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Today, since it stayed dry yesterday and since tomorrow we will resume deck destruction, to take down the rest of the framework, I tackled cleanup.  One task that I had promised eldest son that I would get done, was to move the scaffolding that we were not using for the deck back into storage.  When we built the house, instead of renting scaffolding, we purchased it, knowing that it would be used repeatedly with staining the logs and other jobs.  On occasion we have loaned some of it out to friend.  Most of it was stacked against the house at various points and had been there for a year.  It is now back in the back of the huge garage until needed again.

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More the rotting deck wood was burned off in the burn barrel while I was working outside.

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There will be another burn tomorrow, I am sure.  To finish the jobs that I said I would get done this week was to stain the logs that were stained during construction then hidden behind the deck.  They got a coat of diluted stain today and will probably get another coat, less diluted tomorrow.  After tomorrow, we get another round of rain, so I will have to hope for a dry couple of days to get a third coat on before the new deck goes up.

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This is the last day lily bloom of the season and for some reason, it is lopsided.  This one is called Sear’s Tower and gets quite tall.

Last night while we sat on the front porch in the cool evening, a tiny ruby throated hummingbird visited the feeder.  That is the first one I have seen that really had the vivid red throat.  This morning, another little hummer decided the feeder was all his/hers, came for a drink and then sat on the crook neck to guard the feeder, not letting any of the others near it.  It guarded for about 10-15 minutes, feeding then guarding, finally flew off.  The photo isn’t great, taken from inside the house through the screen and enlarged, but you get the idea.

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The header photo and the teaching photo were taken at the Wilderness Road Regional Museum camp and used from their site.

Good Intentions Foiled – 7/12/18

I planned to rest today, especially since the guys didn’t get home until after midnight and then I had a sleep is optional and restless night, but when I went out to plant the bean seed, I attacked the last aisle of weeds that was hidden by the asparagus ferny tops.  While doing so, I realized why the egg production has been down recently.

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There were 11 eggs in a neat nest hidden between the asparagus and the peppers.  Those eggs aren’t fertile, there is no rooster, but can’t be sold because I don’t know how old some of them are, but I hate to throw them away, so I cracked each one into a bowl individually, scrambled them and put them in an ice tray.  They freeze nicely and can be used for baking later.  It takes 2 cubes to equal one egg.  I haven’t figured out how the chickens are getting into the garden.  The Welsummers can fly over the fence, the eggs aren’t Welsummer eggs, but the Buff Orpingtons are too heavy bodied.  There must be somewhere they can get under the fence.  One solution I can think of is a taller fence and an edging they can’t get under.  I want them to be able to free range, though even with 30 acres to wander, they select my flower beds to scratch in and get into the garden even easier.  I have considered the step in movable electric fencing that would allow me to give them a new section of grass every few days, allowing the section they had been in to recover.  That way, they are getting pasture but not creating a wasteland or ruining my flower beds.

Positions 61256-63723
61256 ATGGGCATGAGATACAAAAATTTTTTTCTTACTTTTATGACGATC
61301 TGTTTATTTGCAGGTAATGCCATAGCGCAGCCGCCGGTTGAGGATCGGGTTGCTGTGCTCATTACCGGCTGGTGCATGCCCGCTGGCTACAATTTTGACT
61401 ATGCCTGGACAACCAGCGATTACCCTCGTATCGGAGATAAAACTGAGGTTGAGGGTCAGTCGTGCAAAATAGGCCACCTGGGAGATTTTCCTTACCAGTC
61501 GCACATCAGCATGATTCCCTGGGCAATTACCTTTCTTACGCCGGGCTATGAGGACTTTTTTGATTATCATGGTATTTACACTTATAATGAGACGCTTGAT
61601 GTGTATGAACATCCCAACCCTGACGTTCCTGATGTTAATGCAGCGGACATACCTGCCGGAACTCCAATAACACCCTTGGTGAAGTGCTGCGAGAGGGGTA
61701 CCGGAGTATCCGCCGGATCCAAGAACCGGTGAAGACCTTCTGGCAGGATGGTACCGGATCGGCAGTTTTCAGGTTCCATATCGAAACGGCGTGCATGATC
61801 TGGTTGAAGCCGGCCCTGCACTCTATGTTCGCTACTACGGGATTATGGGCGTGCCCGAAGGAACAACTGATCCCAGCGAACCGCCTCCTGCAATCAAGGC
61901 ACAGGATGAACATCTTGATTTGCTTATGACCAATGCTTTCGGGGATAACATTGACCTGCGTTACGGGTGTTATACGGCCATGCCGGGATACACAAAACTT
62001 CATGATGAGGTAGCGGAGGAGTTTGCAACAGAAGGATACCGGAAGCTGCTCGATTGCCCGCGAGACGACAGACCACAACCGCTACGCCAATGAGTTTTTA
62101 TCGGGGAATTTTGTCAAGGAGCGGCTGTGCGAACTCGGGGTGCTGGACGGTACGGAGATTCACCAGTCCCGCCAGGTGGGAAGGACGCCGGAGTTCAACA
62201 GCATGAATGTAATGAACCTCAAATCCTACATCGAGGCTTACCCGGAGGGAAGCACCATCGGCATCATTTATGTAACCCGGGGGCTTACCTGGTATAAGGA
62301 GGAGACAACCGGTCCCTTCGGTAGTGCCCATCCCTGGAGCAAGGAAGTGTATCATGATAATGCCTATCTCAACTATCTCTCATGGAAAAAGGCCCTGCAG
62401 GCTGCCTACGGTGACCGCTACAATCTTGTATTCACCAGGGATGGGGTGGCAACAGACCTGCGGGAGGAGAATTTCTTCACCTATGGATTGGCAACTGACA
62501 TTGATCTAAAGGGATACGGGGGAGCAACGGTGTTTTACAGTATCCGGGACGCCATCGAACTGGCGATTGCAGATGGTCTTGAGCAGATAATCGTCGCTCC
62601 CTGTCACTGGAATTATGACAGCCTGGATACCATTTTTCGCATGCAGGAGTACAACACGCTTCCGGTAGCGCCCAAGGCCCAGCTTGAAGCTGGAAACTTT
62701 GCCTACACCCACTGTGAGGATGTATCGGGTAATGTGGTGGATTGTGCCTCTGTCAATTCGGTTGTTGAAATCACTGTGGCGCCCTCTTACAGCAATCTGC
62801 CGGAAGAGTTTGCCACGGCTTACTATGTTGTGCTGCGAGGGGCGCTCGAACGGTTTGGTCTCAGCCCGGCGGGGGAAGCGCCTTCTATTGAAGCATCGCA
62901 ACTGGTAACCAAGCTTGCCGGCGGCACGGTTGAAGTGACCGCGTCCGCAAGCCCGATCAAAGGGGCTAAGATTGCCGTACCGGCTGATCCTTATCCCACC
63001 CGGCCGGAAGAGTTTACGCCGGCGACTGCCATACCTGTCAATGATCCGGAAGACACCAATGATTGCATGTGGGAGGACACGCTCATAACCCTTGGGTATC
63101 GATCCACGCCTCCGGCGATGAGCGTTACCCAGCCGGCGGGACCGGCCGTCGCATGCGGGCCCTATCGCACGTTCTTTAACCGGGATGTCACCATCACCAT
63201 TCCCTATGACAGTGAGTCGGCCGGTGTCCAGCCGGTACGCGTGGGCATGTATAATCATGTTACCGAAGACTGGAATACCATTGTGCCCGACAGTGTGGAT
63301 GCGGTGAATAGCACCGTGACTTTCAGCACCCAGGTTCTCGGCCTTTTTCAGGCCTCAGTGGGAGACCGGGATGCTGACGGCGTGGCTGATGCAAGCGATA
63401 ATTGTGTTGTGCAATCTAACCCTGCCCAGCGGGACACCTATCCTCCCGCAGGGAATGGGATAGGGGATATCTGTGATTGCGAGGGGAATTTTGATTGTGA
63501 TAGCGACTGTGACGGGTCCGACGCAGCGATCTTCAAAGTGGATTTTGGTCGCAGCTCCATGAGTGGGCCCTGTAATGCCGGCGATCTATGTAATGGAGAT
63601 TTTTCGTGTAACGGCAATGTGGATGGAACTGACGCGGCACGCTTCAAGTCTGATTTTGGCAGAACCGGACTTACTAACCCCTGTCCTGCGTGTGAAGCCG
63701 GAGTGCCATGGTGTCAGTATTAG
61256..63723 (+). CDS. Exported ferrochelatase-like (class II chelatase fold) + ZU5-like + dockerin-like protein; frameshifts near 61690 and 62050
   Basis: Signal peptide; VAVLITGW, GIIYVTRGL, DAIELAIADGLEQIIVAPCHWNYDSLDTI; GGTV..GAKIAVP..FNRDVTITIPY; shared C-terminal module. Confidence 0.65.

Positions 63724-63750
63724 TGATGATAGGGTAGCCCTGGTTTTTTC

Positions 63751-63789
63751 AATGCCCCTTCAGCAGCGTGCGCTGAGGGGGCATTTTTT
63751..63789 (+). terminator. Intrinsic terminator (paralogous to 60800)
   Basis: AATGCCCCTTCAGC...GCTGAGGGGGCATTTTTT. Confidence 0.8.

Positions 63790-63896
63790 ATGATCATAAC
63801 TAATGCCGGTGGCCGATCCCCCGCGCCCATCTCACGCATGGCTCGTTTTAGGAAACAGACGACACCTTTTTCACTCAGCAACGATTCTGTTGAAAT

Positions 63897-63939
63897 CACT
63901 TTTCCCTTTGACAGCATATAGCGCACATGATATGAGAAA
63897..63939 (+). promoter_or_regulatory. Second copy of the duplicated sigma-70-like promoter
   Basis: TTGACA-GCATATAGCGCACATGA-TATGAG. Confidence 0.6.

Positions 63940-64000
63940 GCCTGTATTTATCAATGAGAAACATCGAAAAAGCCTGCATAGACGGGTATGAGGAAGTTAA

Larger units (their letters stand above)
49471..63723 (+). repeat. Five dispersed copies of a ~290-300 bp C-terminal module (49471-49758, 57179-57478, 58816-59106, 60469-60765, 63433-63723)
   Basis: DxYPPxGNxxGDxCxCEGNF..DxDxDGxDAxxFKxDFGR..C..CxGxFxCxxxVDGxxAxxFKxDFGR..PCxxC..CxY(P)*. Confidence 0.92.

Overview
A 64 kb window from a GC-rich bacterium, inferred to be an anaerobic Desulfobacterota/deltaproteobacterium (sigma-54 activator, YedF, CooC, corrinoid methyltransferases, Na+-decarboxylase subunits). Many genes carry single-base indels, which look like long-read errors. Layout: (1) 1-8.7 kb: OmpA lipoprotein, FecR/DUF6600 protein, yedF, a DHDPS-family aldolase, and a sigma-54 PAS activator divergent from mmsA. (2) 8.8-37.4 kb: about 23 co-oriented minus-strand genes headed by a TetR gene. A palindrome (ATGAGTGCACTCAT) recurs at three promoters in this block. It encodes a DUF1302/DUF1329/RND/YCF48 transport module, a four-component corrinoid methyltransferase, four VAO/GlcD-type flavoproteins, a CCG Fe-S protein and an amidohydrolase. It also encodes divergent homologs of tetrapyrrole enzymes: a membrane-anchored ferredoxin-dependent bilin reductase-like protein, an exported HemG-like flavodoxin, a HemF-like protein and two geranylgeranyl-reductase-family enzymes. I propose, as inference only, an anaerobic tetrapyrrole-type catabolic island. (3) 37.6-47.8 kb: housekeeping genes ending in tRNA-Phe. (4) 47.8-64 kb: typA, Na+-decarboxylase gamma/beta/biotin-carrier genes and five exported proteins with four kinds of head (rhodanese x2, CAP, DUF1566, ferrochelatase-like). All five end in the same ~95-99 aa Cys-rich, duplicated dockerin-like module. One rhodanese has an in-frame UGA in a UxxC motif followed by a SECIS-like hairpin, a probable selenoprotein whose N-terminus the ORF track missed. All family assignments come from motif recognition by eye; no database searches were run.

After weeding the area, I tackled the the tree nursery bed.  It had been weeded a few days ago and I realized the size they were getting. The first young tree I tried to transplant a few weeks ago was a failure.   It had gotten to be about  5 feet tall in a year and had too extensive a root system.  The other trees were smaller and I hope to be able to move them successfully.  I also made the mistake of not removing enough rocks from the bed when I made it and trying to dig around rocks that range from golf ball to hard ball size made the digging the saplings up more difficult.  There were two sweet gums, a hawthorn, a dogwood, another maple that was smaller than the first one, and an oak.  They were dug with decent root systems and put in a bucket of water.  The hawthorn was put in the ground before the heat wilted me, it got 10°f hotter than the forcast.  I will get up early tomorrow and try to get the others in the ground before it gets too hot.

Over the rest of the summer, I will continue to sift rocks from that bed, amend the soil and build the bed higher.  In the fall, the blueberry bushes are going to be moved into that bed and mulched heavily.  The garden fence is going to be moved to make the garden area smaller, it has just gotten to be more than I can handle.